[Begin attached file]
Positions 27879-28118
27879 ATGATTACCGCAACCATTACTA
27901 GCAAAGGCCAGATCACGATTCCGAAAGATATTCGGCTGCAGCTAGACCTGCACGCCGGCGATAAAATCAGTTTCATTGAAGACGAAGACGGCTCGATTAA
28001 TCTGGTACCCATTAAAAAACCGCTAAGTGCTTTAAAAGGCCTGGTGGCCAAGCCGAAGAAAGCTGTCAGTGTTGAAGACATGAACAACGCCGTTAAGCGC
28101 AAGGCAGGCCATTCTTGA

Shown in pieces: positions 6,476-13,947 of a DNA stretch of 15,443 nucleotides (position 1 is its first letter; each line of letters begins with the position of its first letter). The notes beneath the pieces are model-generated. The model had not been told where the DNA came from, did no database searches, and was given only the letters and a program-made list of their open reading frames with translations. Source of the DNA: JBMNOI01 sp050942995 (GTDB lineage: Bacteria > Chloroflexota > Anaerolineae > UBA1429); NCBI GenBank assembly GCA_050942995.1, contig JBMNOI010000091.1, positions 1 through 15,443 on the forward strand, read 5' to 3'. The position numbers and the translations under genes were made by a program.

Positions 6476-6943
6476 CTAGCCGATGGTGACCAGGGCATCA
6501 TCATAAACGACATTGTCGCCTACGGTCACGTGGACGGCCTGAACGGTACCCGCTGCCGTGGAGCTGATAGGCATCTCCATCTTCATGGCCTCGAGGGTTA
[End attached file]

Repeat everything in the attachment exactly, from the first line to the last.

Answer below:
Positions 27879-28118
27879 ATGATTACCGCAACCATTACTA
27901 GCAAAGGCCAGATCACGATTCCGAAAGATATTCGGCTGCAGCTAGACCTGCACGCCGGCGATAAAATCAGTTTCATTGAAGACGAAGACGGCTCGATTAA
28001 TCTGGTACCCATTAAAAAACCGCTAAGTGCTTTAAAAGGCCTGGTGGCCAAGCCGAAGAAAGCTGTCAGTGTTGAAGACATGAACAACGCCGTTAAGCGC
28101 AAGGCAGGCCATTCTTGA

Shown in pieces: positions 6,476-13,947 of a DNA stretch of 15,443 nucleotides (position 1 is its first letter; each line of letters begins with the position of its first letter). The notes beneath the pieces are model-generated. The model had not been told where the DNA came from, did no database searches, and was given only the letters and a program-made list of their open reading frames with translations. Source of the DNA: JBMNOI01 sp050942995 (GTDB lineage: Bacteria > Chloroflexota > Anaerolineae > UBA1429); NCBI GenBank assembly GCA_050942995.1, contig JBMNOI010000091.1, positions 1 through 15,443 on the forward strand, read 5' to 3'. The position numbers and the translations under genes were made by a program.

Positions 6476-6943
6476 CTAGCCGATGGTGACCAGGGCATCA
6501 TCATAAACGACATTGTCGCCTACGGTCACGTGGACGGCCTGAACGGTACCCGCTGCCGTGGAGCTGATAGGCATCTCCATCTTCATGGCCTCGAGGGTTA